No extra iron is indicated in the UK for pregnant or breastfeeding women as it is assumed that increased requirements can be offset against the cessation of menstrual iron loss. However, the US recommended daily amount for pregnant women is 30mg which is double that of non-pregnant women.
There is evidence from the general population that malformations occurring in some infants may be linked to zinc insufficiency in their mothers. Human milk is not a rich source of this mineral and during breastfeeding infants draw on their body reserves laid down during the last 3 months of pregnancy. Thus premature babies may be at risk of zinc deficiency. Intakes of zinc by adult vegans are similar to those of omnivores. Women aged 19-50 years should take 7mg per day. There is no recommended increase during pregnancy.
Section Two - Breastfeeding
Breast is Best
The earliest food for a vegan baby should ideally be breast milk. For support and information on breast feeding please contact the La Leche League or The National Childbirth Trust (see Further Details for addresses). Many benefits are conveyed to the baby by breast feeding including some enhancement of the immune system, protection against infection, and reduced risk of allergies. In addition, breast milk is designed specifically for babies and quite probably contains substances needed by growing infants which are not even known to be essential and are not included in infant formulae.
Formula Milk & Soya Milk
If for any reason the baby is not being breast-fed or infant formula is used to supplement breast feeding, there is only one soya infant formula on the UK market suitable for vegans to use - Farley's Soya Formula made by Heinz. It is suitable to use from birth until adulthood! Available from chemists.
It is important that soya milk should not substituted for soya infant formula as it does not contain the proper ratio of protein, fat, carbohydrate, nor the vitamins and minerals required to be used as a sole food. Soya milk should not be fed to babies under 6 months of age because it has levels of protein which are too high and excessive protein intake is thought to be medically undesirable at this stage.
Plamil soya milk is fortified with calcium (to approximately the level of human milk) combined with the necessary vitamin D2 to enable the calcium to be absorbed, plus the essential vitamins B2 and B12. The sweetened version is suitable for infants during and beyond the weaning stage. Also, where a supplementary feed is required it may be diluted to bring it closer to human milk. Plamil Foods Ltd recommends that no such supplementary feeding takes place without (a) the parent or authorised representative notifying Plamil Foods Ltd in writing at the outset of the name and address of the doctor/medical advisor so the company may provide them with information relating to the product and (b) the parent undertakes to arrange regular medical supervision.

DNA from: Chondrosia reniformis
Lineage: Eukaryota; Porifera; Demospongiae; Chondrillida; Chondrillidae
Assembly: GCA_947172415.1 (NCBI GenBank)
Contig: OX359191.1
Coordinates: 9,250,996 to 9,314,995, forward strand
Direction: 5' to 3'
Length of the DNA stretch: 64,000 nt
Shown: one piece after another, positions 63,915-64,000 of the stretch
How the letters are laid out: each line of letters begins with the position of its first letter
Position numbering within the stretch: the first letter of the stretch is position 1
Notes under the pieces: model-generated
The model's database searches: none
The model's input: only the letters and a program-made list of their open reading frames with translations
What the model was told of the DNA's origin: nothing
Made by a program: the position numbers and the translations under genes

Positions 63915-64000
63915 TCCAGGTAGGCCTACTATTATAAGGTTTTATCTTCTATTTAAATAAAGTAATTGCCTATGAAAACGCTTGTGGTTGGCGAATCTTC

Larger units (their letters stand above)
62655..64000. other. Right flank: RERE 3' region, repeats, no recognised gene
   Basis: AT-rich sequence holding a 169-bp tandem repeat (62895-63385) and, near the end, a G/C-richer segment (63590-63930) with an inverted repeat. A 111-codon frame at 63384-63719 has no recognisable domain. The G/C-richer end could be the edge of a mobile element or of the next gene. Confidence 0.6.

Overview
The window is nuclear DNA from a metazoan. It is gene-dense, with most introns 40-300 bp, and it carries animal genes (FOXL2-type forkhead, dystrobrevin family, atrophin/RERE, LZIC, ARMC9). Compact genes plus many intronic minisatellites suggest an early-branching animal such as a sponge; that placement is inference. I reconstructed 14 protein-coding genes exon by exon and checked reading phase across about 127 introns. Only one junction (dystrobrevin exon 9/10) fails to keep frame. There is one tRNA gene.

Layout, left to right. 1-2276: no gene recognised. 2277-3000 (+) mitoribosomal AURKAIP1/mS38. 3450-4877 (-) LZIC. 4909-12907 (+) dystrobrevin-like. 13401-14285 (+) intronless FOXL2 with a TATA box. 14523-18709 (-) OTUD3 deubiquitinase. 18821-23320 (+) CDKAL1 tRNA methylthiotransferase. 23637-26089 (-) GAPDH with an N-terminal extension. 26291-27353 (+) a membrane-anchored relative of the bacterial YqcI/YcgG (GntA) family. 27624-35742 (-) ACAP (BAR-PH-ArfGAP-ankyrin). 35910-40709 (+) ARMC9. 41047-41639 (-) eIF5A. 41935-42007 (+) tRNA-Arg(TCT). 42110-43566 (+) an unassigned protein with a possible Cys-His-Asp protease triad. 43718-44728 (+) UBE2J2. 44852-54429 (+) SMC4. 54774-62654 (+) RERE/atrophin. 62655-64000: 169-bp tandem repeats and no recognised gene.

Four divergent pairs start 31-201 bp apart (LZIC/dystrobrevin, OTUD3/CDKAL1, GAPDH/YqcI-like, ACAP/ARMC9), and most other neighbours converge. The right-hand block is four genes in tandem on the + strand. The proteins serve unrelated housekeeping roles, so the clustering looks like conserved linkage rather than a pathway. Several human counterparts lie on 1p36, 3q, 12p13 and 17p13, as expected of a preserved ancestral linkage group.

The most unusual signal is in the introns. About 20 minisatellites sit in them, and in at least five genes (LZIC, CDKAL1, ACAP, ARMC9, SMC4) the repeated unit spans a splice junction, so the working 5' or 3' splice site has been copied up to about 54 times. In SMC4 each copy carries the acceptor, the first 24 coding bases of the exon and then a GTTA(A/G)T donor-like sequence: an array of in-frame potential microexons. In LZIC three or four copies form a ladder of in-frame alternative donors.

The Best Diet for Breastfeeding
The best diet for breast feeding is similar to that recommended for pregnancy. (See "Pregnancy"). Calories, protein and vitamin B12 are higher while recommendations for iron are lower than during pregnancy. The recommended calorie intake is 500 calories above the usual intake. Breastfeeding women should ensure 2.0mg per day of B12.
Protein requirements rise to 56g+ of protein per day for breastfeeding mothers from the birth of the baby until 6 months of age. From the age of 6 months it can be reduced to 53g+ of protein per day. A guide to the amount of food that should be eaten on a daily basis, are as follows: Portions of some vegan foods providing 10g of protein Type of food Weight of food providing 10g protein.
Section 3 - Children
Research Gives Veganism the Thumbs Up!
Studies carried out on life long vegan children in 1981 and 1992 showed that although generally lighter in weight than their omnivore peers, vegan children are within the normal ranges for height and weight. Infants and children raised on a varied vegan diet obtain adequate protein and energy, are healthy and grow normally. Reports in the medical press of vegan infants suffering protein and energy deficiencies are extremely rare. In some instances infants were weaned onto poorly planned fruitarian or macrobiotic regimes rather than vegan diets. In other cases parents had not adopted veganism but instead had eliminated foods from their infants' diets on a piecemeal basis and without seeking proper advice.
Some Key Points for Feeding Vegan Children